Friday, October 17, 2014

And here’s two pieces of recent work I haven’t linked here yet:

  • I wrote about Allo Darlin’s very good third album We Come From the Same Place for Pitchfork (smart, sensitive indie pop);
  • I wrote about Stars’ decent seventh album No One Is Lost for TIME’s print edition. The review linked can only be read in full by subscribers, but you can also see it in the issue dated Oct. 20 if you’re out magazine shopping.

Thanks for reading! Hope you have a great weekend. I’m running my fifth half-marathon in Toronto. I won’t run a personal best, so I’m just trying to have fun and enjoy my good health. Wish me luck. 

Donna Lewis, “I Love You Always Forever”

I went home for Thanksgiving last weekend. I told my parents that the transition from undergrad to quasi-adult has felt a lot more palpable than the transition from high school graduate to university student. I’m not sure why that’s true; maybe all the writing and reflection I’ve done in the years since has trained me to become more aware of subtle changes to my environment and attitude. Maybe I’m placing greater weight on processes and actions that feel truly “adult,” whether it’s paying utility bills or putting money in a savings account or just getting up early every morning and donning business casual attire. But the difference feels real. I walk around now and everything looks a little off, my place in the world has shifted a bit. 

I had a moment at my desk this afternoon where the climax of this song flooded into my head and knocked me senseless, a familiar rush of words and phrases I couldn’t quite place. I thought it might be Lisa Loeb. A quick search for “I love you always forever” brought me to Donna Lewis. This song was omnipresent when I was a kid, whether I was hanging out in our kitchen or driving somewhere with my mom. Timmins didn’t have anything resembling a top 40 station when I was growing up, and still doesn’t; there are classic rock and adult contemporary stations, and a few French ones, but no FM mainstream pop radio. This was an adult contemporary mainstay, and hearing it brings me right back there: driving back from school in the passenger seat, waiting on dinner and sneaking snacks from the fridge beforehand, eating Mom’s pancakes on a weekend morning and asking her to put chocolate chips in the batter. It’s home. I haven’t stopped playing it yet.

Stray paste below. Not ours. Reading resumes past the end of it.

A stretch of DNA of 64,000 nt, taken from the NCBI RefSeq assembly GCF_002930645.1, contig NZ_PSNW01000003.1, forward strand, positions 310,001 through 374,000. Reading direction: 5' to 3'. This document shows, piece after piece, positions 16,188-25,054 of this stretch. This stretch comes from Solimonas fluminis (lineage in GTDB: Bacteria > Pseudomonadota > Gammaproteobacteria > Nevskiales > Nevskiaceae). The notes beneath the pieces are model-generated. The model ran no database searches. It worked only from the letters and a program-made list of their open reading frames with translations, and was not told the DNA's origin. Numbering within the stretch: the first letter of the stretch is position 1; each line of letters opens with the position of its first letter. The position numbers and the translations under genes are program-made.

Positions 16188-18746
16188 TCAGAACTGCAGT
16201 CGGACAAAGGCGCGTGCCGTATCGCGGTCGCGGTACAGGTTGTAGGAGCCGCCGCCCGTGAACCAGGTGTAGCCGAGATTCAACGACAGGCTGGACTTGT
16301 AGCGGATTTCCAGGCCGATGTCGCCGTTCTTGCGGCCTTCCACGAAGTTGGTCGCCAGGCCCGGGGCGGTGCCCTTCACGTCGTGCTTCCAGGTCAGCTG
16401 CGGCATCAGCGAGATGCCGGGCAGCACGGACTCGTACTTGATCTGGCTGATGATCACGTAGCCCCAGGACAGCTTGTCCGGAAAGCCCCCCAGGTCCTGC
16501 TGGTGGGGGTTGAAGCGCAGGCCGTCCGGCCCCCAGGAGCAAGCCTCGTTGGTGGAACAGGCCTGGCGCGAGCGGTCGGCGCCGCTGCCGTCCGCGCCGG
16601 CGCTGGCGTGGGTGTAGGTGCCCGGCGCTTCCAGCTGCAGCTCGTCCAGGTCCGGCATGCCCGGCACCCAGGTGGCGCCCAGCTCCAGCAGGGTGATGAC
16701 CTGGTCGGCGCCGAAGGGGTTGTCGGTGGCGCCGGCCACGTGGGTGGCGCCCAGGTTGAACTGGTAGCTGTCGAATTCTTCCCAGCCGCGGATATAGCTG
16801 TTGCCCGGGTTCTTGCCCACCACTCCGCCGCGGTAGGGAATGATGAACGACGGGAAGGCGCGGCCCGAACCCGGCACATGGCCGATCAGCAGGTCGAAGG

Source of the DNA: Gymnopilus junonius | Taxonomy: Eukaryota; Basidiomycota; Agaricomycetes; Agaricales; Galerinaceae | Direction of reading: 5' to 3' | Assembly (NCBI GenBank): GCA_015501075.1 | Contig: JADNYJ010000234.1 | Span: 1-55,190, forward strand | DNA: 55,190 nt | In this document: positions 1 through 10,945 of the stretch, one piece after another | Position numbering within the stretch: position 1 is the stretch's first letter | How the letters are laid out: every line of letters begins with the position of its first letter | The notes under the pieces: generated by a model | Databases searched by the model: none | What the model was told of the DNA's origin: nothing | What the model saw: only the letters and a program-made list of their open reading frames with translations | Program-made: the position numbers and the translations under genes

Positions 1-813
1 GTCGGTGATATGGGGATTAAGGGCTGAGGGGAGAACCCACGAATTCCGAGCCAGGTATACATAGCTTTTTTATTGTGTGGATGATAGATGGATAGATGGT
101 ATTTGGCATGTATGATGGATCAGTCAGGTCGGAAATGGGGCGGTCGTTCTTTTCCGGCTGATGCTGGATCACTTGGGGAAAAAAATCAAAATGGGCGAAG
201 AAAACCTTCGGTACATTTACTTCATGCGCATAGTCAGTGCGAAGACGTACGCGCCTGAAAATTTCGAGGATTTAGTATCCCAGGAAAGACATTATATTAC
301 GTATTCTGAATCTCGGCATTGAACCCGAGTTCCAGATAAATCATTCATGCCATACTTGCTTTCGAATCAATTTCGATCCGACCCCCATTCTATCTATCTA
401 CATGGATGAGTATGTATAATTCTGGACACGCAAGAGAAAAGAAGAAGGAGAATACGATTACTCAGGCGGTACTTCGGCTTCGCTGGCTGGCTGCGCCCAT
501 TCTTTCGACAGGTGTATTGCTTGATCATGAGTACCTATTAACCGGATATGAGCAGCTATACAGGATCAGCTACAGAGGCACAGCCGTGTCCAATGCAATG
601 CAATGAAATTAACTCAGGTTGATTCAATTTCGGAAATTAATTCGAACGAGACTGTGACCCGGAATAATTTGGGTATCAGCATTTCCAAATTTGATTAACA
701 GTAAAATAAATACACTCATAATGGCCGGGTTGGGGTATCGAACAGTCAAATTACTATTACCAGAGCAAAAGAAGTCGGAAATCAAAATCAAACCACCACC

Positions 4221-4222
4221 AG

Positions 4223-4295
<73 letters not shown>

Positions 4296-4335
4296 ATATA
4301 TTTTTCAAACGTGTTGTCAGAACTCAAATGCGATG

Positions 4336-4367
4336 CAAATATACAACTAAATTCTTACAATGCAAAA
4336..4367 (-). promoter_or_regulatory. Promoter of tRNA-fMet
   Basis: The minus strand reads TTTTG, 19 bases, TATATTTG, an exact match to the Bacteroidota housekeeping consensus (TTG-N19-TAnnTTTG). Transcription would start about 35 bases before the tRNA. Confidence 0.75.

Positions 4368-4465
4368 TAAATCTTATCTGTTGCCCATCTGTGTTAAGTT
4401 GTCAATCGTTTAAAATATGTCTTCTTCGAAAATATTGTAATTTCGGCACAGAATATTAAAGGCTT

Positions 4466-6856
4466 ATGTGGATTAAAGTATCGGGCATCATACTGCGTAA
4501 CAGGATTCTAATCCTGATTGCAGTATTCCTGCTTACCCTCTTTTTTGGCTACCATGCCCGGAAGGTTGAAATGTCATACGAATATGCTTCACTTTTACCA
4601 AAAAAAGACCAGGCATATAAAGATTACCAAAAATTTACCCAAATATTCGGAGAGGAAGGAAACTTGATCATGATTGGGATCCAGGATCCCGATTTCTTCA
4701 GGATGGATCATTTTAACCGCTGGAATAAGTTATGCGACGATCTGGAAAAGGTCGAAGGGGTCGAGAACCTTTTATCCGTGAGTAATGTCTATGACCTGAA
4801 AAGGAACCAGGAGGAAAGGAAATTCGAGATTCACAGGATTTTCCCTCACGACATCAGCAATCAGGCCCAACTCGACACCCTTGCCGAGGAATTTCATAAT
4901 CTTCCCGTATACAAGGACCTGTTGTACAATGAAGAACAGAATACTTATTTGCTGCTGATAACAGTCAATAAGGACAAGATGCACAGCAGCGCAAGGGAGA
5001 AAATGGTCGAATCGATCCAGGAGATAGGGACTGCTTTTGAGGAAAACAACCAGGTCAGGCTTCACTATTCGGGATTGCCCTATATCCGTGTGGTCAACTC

Something I do a lot now I never did before is email my parents. Because I’m at a computer all day, it’s easier and faster than texting; they’re quick responders, and very easy to reach. I talk to my dad about the Raptors and how our training is going. I ask my mom about Boy George and Debbie Gibson and seasonal decorations. I sent her a link to this song and I think it brought her right back too. I said “love you, xoxoxo” at the end of the email because that’s what she taught me. Always, forever.

Tuesday, October 7, 2014 Monday, October 6, 2014

I reviewed Thom Yorke’s new album for Billboard

My editor sent me this picture over the weekend; I don’t have a copy yet, and probably won’t for a few weeks. This is my first piece for Billboard, and I’m so excited to be working with a new team (featuring some old pals), especially in print. I don’t think there’s an online version yet, save maybe for subscribers, but if I find one I’ll let you know. I thought Tomorrow’s Modern Boxes was surface-level pleasurable because I’m a born and bred Yorke loyalist, but it’s an undeniably minor effort in his catalogue, and that’s fine. I know the print’s kinda tiny, and you can barely see my byline, but I’d love it if you felt like breaking out your magnifying glass to give it a read. 

Friday, October 3, 2014

Culture Club, “Church of the Poison Mind”

Can’t stop playing this right now. 

Tuesday, September 30, 2014 Sunday, September 28, 2014

Prince, “Breakfast Can Wait”

There’s a decent chance this is the best song Prince has released in my lifetime.

Monday, September 22, 2014

Dreamtrak, “Contemporary”

This song is hot.